Open Access Open Badges Research article

A brief intervention is sufficient for many adolescents seeking help from low threshold adolescent psychiatric services

Eila Laukkanen1*, Jukka J Hintikka2, Jari Kylmä3, Virve Kekkonen4 and Mauri Marttunen56

Author Affiliations

1 Department of Adolescent Psychiatry, Kuopio University Hospital and University of Kuopio, Kuopio, Finland

2 Department of Psychiatry, Paijat-Hame Central Hospital and University of Tampere, Lahti, Finland

3 Department of Health Sciences, University of Oulu, Senior Lecturer, Department of Nursing Science, University of Tampere, Finland

4 Department of Adolescent Psychiatry, Joensuu Central Hospital, Finland

5 Department of Adolescent Psychiatry Helsinki University Hospital and University of Helsinki, Finland

6 Mental Health and Substance Abuse Services, National Institute for Health and Welfare, Helsinki, Finland

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BMC Health Services Research 2010, 10:261  doi:10.1186/1472-6963-10-261

Published: 6 September 2010



There has been a considerable increase in the need for psychiatric services for adolescents. Primary health care practitioners have a major role in detecting, screening and helping these adolescents. An intervention entitled SCREEN is described in this article. The SCREEN intervention was developed to help practitioners to detect and screen adolescent needs, to care for adolescents at the primary health care level and to facilitate the referral of adolescents to secondary care services in collaboration between primary and secondary health care. Secondly, the article presents the background and clinical characteristics of youths seeking help from the SCREEN services, and compares the background factors and clinical characteristics of those patients referred and not referred to secondary care services.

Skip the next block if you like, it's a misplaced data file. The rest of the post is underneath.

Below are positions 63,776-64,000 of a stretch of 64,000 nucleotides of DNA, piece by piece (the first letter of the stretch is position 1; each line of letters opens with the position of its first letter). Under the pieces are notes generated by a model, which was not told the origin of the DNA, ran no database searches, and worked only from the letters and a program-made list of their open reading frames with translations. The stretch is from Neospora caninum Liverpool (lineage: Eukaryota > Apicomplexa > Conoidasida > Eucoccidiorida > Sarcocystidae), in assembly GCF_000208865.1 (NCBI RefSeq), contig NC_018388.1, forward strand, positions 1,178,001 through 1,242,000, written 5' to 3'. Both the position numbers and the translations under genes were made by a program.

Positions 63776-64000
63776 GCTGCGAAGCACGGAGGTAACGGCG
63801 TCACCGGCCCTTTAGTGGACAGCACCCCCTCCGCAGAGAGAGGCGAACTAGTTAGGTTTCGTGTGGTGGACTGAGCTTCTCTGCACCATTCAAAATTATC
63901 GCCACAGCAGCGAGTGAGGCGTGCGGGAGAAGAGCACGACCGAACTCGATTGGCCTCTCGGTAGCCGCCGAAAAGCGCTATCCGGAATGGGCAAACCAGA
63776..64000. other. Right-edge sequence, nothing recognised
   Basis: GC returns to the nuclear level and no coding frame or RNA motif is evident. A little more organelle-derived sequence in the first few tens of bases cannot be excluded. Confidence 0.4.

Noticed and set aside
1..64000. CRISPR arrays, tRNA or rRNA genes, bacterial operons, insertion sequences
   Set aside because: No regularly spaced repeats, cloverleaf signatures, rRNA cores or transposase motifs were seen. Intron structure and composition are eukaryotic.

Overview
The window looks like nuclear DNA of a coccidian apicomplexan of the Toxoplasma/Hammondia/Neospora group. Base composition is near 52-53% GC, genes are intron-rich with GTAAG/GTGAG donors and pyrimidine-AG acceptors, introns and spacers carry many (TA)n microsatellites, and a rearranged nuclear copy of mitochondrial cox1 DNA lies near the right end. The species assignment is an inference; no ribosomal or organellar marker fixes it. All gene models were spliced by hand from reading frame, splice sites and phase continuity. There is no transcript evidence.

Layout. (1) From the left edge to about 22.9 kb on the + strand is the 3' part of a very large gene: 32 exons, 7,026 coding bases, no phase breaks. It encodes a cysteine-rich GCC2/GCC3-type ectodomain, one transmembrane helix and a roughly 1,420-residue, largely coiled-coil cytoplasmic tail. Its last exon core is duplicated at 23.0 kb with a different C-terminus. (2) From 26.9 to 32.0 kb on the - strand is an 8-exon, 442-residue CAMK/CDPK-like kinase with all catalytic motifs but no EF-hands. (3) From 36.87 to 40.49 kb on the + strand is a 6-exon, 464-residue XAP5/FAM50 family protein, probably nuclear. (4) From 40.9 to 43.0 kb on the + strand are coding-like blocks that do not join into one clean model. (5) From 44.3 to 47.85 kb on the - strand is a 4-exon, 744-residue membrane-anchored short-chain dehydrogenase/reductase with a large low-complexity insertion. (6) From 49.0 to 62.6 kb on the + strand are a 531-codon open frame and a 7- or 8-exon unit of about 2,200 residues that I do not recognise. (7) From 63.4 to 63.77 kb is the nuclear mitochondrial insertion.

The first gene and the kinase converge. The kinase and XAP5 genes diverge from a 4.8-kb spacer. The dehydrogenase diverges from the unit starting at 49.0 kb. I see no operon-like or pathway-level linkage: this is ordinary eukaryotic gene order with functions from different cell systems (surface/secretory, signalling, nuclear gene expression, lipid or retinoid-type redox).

The SCREEN intervention consisted of 1 to 5 sessions, including assessment by a semi-structured anamnesis interview, the structured Global Assessment Scale, and by a structured priority rating scale, as well as a brief intervention for each adolescent's chosen problem. Parents took part in the assessment in 39% of cases involving girls and 50% involving boys. During 34 months, 2071 adolescents (69% females) entered the intervention and 70% completed it. The mean age was 17.1 years for boys and 17.3 years for girls.


For 69% of adolescents, this was the first contact with psychiatric services. The most common reasons for seeking services were depressive symptoms (31%). Self-harming behaviour had occurred in 25% of girls and 16% of boys. The intervention was sufficient for 37% of those who completed it. Psychosocial functioning improved during the intervention. Factors associated with referral for further treatment were female gender, anxiety as the main complaint, previous psychiatric treatment, self-harming behaviour, a previous need for child welfare services, poor psychosocial functioning and a high score in the priority rating scale.


A brief intervention carried out by a team including professionals from both primary and secondary level services was sufficient for a considerable proportion of adolescents seeking help for their psychiatric problems. Referral practices and counselling in special level services can be standardized. In the future, it will be important to develop and assess psychiatric services for adolescents using randomised controlled trials.